Jamie Lambert (ExxonMobil) described an integrated workflow for decommissioning offshore oil and gas facilities. The offshore Australia Gippsland basin has seen 50 years of production. Exxon operates 24 facilities, 1000 km of pipeline and 400 wells. The Offshore Oil and Gas Decommissioning Liability (Australia) report (Advisian 2020) found $50 bn of decom is work needed. A subsea material data register has been created for planning and execution of decom and removal of debris and unused equipment. Data has been pulled from many years’ worth of inspection reports into a single, basin-wide dataset with standard attributes. The system provides simple workflows for non-GIS users. An ArcGIS Online application allows collaboration and offline work. Development started with a spreadsheet, designed by all stakeholders. When finalized, the data was migrated into an ArcGIS Hub host. WebApp Builder and Survey 123 and StoryMaps are also used. A Hub dashboard shows current decom status. Recovery campaigns are based on vessel availability, capacity, etc.. Survey 123 Connect was used to author and report on surveys in real time. A big win was the fact that users are now ‘self-sufficient’.
In an interview with host Sumant Mallavaram, Tony Battle, CIO, Shell Energy Retail traced his own career path from upstream mega projects to the customer-centric downstream. As the industry evolves towards renewables, there is good potential for geospatial professionals to add value. ‘We are here because of ESRI, but the future of data is agnostic’. There is a huge gap in data science in regard of transformations, coordinates systems, and geospatial accuracy. ‘In a world where location is key, there is a great opportunity for geospatial pros to fill this gap’. Today Shell’s geomatics community is focused on geomatics in the upstream. But there are many opportunities in the downstream. Folks need to avoid being ‘trapped in geomatics’ and start to raise awareness and help folks realize something else.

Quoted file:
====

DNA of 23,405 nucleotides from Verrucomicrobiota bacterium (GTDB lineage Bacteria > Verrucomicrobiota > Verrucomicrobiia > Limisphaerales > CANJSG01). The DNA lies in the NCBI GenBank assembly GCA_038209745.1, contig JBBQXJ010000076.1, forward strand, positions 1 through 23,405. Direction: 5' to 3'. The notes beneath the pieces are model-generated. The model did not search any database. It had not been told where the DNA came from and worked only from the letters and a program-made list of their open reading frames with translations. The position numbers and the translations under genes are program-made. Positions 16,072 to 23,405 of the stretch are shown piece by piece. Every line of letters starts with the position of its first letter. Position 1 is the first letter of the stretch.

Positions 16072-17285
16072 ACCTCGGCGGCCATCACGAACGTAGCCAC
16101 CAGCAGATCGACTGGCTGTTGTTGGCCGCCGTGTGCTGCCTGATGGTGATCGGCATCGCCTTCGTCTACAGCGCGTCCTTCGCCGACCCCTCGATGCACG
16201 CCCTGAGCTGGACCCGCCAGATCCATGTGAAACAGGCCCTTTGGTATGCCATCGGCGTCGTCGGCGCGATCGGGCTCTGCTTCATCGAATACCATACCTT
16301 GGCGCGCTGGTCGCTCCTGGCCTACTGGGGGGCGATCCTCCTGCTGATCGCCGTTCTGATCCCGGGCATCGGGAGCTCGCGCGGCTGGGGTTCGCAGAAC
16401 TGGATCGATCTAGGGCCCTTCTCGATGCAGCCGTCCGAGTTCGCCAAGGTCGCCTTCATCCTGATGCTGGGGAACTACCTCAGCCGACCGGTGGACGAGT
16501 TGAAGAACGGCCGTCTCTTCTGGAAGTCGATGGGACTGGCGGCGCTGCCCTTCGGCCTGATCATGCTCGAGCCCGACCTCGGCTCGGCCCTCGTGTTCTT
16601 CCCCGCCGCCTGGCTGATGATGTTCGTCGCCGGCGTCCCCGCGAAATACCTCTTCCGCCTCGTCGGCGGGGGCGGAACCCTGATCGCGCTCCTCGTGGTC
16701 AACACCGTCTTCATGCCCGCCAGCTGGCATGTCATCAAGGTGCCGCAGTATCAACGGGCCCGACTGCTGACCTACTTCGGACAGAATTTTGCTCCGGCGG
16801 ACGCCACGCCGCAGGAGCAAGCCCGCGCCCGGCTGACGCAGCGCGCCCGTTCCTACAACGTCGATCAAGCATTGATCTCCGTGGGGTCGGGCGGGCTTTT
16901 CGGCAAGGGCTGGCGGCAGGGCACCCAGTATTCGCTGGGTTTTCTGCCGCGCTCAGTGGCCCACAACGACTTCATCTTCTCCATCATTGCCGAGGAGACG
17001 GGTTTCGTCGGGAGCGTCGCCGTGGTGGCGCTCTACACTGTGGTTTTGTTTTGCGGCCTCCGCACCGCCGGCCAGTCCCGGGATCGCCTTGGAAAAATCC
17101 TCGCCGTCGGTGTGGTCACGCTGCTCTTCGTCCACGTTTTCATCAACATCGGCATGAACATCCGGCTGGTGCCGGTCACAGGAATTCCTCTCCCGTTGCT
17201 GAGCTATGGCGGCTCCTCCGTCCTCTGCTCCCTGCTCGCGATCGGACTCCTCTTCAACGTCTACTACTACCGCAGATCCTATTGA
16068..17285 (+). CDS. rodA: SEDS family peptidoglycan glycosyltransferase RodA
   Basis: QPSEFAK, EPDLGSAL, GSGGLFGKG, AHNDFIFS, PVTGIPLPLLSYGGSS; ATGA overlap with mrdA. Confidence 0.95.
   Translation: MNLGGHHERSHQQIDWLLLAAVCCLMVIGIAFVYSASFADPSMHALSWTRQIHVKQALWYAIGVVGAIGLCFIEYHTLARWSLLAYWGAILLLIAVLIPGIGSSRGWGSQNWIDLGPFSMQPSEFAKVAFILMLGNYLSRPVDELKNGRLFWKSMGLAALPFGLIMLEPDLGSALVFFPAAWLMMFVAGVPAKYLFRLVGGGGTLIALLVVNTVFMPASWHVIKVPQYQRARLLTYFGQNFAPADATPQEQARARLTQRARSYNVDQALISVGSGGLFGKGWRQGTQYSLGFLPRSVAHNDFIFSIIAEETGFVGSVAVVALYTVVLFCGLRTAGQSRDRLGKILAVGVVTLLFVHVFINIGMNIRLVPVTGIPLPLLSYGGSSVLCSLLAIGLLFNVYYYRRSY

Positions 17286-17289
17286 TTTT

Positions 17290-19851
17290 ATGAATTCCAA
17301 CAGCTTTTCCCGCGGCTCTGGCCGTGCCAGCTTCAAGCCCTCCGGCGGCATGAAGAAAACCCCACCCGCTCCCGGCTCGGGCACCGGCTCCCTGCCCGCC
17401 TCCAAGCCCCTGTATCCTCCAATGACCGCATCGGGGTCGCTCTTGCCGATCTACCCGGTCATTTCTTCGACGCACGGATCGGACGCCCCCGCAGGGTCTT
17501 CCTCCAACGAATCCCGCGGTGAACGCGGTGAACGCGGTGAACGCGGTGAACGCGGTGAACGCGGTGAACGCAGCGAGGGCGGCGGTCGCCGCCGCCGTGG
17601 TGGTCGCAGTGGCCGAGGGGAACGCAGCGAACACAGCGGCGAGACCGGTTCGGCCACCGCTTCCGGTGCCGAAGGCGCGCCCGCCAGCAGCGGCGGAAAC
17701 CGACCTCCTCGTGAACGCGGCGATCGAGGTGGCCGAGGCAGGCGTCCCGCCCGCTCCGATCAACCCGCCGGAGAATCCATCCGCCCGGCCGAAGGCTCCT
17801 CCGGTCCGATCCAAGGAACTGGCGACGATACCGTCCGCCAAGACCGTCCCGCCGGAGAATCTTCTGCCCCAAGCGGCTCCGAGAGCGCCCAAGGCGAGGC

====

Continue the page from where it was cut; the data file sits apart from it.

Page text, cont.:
Matt Horn of RPS Group discussed how onshore pipeline high consequence area (HCA) analysis is applied offshore. RPS has been working for a Gulf of Mexico operator to address what happens when there is an incident. This involves marine spill modeling to address trajectory, fate, and effects in an approach that mirrors the PHMSA ‘who, what and when’ approach to onshore spills. RPS’ OilMapLand, developed over 20 years, tracks spills flowing across relief and into waterways to determine HCA/AOI impacts. Onshore trajectory mapping is relatively simple as the relief does not change and there is limited variability throughout the year. But in the offshore environment, currents, tides, waves add significant spatio–temporal variability. Traditional HCA cannot hack it. SMAP, RPS’ spill impact model application provides a stochastic approach, mapping hundreds of scenarios of trajectories, random start dates and wind direction get the most probable trajectory and minimum time to land. SIMAP also computes worst case discharge volumes and affected resources. The outcome determines whether a proposed pipeline route is, or is not, a ‘could affect*’ segment in PHMSA terminology. The tool delivers reports to PHMSA or into a PODS database. Operators use the results in emergency response/clean up training exercises.